Programming Languages to Learn in 2016

Top 10 Programming Languages to Learn in 2016
Aug 6, 2015
Chris Hawkes

1. JS
2. Java
3. Python
4. C++
5. C# (the language of the .NET framework)
6. Swift (Apple)
7. Ruby
8. PHP (built specifically for the web. Powers WordPress)
9. GO (developed at Google)
10. C

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Larry Wall: 5 Programming Languages Everyone Should Know  
Big Think . 2011.

  1. JavaScript
  2. Java. The Cobol of the 21st century.
  3. Haskell. A functional language. A modern Lisp.
  4. C. Close to the metal. Almost all of the languages that you see (Java, Perl, etc.) are actually implemented in C.
  5. Python. Ruby. Perl.

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Bjarne Stroustrup: The 5 Programming Languages You Need to Know  
Big Think. 2011

C++
Java
Python
Ruby
JavaScript
C
C#
a functional language

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It’s not as fast as many languages due to its dynamic duck typing
https://www.youtube.com/watch?v=LMxuDrVs0HE
a lot slower than compiled languages such as C++ or C#

Using Python Requests to Log Into a Website
Chris Hawkes
May 22, 2014

Things break quite a bit

Modern IE saving web developers time and effort
Feb 6, 2014
On it’s one year anniversary, modern.IE has saved web developers 1,000,000 hours and the tools are being used by companies ranging from small web dev shops to giant product teams. See how they use the tools on http://modern.IE including the scanner, the virtual machines and the partner offers such as BrowserStack.

the web is really difficult to develop; things break quite a bit

CodeNow workshop offers lesson in Logic

Computer Programming Camp Offers Lesson In Logic
August 4, 2014
http://stateimpact.npr.org/florida/2014/08/04/computer-programming-camp-offers-lesson-in-logic

Coding is a hot subject right now in Florida schools.
Florida lawmakers allowed students to substitute computer programming for a math or science high school graduation requirement.

And a small army of non-profits — CodeNow http://codenow.org, Code.org, Black Girls Code, Girls Who Code — are teaching students across the state how to create a program.

“Programming languages that we use now are descended from work that people did in logic,” he said. “For example, Javascript is based on a language called Scheme, which is based on a language called Lisp, which is derived from lambda calculus, which is a language designed by a logician for studying logic.”

Grant loves the challenge of turning an idea into something real.
The feeling of solving every little puzzle to make a piece of programming work is the next best thing to having superpowers

related:
http://stateimpact.npr.org/florida/2014/08/06/where-should-programming-fit-into-florida-school-requirements

Learning to code at B-school

B-Schools Finally Acknowledge: Companies Want MBAs Who Can Code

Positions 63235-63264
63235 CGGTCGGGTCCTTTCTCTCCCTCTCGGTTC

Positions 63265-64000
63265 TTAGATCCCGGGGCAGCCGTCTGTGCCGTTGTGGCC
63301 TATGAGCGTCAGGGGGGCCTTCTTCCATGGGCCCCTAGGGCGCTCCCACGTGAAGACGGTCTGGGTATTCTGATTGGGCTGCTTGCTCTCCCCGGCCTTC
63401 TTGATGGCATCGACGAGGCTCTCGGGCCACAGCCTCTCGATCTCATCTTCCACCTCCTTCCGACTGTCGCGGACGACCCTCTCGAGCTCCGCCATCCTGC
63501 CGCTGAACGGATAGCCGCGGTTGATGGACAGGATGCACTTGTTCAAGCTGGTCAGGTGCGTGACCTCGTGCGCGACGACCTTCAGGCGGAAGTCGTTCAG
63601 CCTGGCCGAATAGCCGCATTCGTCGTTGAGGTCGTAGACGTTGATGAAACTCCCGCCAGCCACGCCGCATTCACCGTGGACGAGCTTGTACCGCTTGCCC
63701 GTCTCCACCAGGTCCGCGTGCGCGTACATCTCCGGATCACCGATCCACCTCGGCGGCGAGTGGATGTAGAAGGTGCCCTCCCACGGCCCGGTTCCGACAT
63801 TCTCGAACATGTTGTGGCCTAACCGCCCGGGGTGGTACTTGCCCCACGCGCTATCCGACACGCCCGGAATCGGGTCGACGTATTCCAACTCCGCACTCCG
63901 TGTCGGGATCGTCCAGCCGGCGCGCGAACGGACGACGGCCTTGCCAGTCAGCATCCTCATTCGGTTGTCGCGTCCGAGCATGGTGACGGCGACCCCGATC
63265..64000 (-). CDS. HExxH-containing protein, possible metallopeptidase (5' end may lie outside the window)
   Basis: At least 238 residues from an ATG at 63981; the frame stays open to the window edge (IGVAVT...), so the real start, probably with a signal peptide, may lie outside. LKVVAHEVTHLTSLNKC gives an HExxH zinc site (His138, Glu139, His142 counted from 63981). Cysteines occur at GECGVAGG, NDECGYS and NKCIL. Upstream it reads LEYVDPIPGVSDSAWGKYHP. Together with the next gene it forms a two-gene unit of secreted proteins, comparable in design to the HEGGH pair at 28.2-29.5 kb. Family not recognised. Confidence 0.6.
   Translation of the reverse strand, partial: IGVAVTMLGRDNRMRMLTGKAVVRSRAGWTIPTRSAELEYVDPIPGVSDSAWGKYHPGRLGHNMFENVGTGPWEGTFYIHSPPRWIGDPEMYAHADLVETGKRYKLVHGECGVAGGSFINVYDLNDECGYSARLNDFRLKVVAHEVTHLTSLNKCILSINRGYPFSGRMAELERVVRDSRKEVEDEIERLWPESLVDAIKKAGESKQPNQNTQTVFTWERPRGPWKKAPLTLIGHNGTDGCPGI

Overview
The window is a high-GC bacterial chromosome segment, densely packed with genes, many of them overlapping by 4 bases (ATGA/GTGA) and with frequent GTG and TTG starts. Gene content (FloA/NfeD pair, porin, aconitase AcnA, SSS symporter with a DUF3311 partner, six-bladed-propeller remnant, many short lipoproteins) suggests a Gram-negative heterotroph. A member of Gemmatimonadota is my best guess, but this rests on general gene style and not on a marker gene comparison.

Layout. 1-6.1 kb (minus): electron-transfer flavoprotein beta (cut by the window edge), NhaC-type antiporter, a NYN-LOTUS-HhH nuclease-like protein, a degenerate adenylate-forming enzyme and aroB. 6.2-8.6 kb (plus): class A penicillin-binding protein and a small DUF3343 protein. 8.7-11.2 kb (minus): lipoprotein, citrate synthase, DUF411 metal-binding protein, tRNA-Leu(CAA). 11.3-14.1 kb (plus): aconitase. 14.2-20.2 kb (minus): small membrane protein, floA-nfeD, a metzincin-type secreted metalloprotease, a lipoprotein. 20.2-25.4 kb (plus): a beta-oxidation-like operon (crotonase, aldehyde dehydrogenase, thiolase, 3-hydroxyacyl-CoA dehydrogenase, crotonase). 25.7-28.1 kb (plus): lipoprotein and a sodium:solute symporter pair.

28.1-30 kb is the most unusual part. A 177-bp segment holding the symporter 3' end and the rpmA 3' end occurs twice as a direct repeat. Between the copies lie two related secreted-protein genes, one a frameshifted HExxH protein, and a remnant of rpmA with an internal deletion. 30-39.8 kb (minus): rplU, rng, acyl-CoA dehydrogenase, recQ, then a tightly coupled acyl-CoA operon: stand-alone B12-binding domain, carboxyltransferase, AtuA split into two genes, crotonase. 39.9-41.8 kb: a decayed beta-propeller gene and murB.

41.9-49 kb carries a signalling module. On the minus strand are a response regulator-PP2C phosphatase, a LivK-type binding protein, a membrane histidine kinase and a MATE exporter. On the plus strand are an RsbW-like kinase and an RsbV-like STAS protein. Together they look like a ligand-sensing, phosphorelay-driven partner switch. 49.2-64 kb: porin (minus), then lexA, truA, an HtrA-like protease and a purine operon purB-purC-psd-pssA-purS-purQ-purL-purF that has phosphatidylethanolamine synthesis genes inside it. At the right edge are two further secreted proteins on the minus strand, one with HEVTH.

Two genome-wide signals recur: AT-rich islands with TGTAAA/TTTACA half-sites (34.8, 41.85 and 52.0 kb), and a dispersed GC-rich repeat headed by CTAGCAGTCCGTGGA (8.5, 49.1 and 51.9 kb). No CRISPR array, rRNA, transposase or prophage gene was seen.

Bloomberg Businessweek. July 11, 2014
http://www.businessweek.com/articles/2014-07-11/b-schools-finally-acknowledge-companies-want-mbas-who-can-code

U.S. employers said they coveted “technical and quantitative skills” third out of 10 criteria.

Companies don’t want an army of programmers from B-schools—they can recruit from computer science programs for that—but they need managers who know the basics of code to work with technical staff.
To be a product manager at Amazon, for instance, MBAs need to “dive into data and be technically conversant

At New York University’s Stern School of Business, economics professor David Backus plans to start a course that will teach students how to visualize data and use the programming language, Python.

One downside of learning to code at B-school: Coding is hard.
HBS students who took the university’s introductory computer science course said that they spent 16.3 hours a week on the course, which is “2-3 [times] more time than they would spend on an MBA elective that yielded equivalent academic credit,” …

Hackathons encourage innovation

Latino Hackers: Encouraging Innovation
October 10, 2013
http://www.npr.org/templates/story/story.php?storyId=231446086

hacker is somebody who analyzes systems and then figures out how they work and repurposes them for a different purpose.
So, like, let’s say you find a computer program that you like, you might study how it works and then repurpose that program to do something else. And that has become more possible with things like open source technology

At hackathons, you come up with a theme – in this case we had education, health and business as the theme.
You organize, put out a call to action, an invitation for hackers of all sorts who come in and then participate in these hackathons, which usually lasts around 24 hours, 38 hours, there’s different time periods.
And then in that short time span, hackers take an idea and then make a prototype or a potential product that then they present to a group of judges.
Then, the judges pick the best project that they liked and then they awarded the prize.

see also:
https://franzcalvo.wordpress.com/2013/05/23/how-coding-contests-can-be-better-at-solving-problems-than-harvard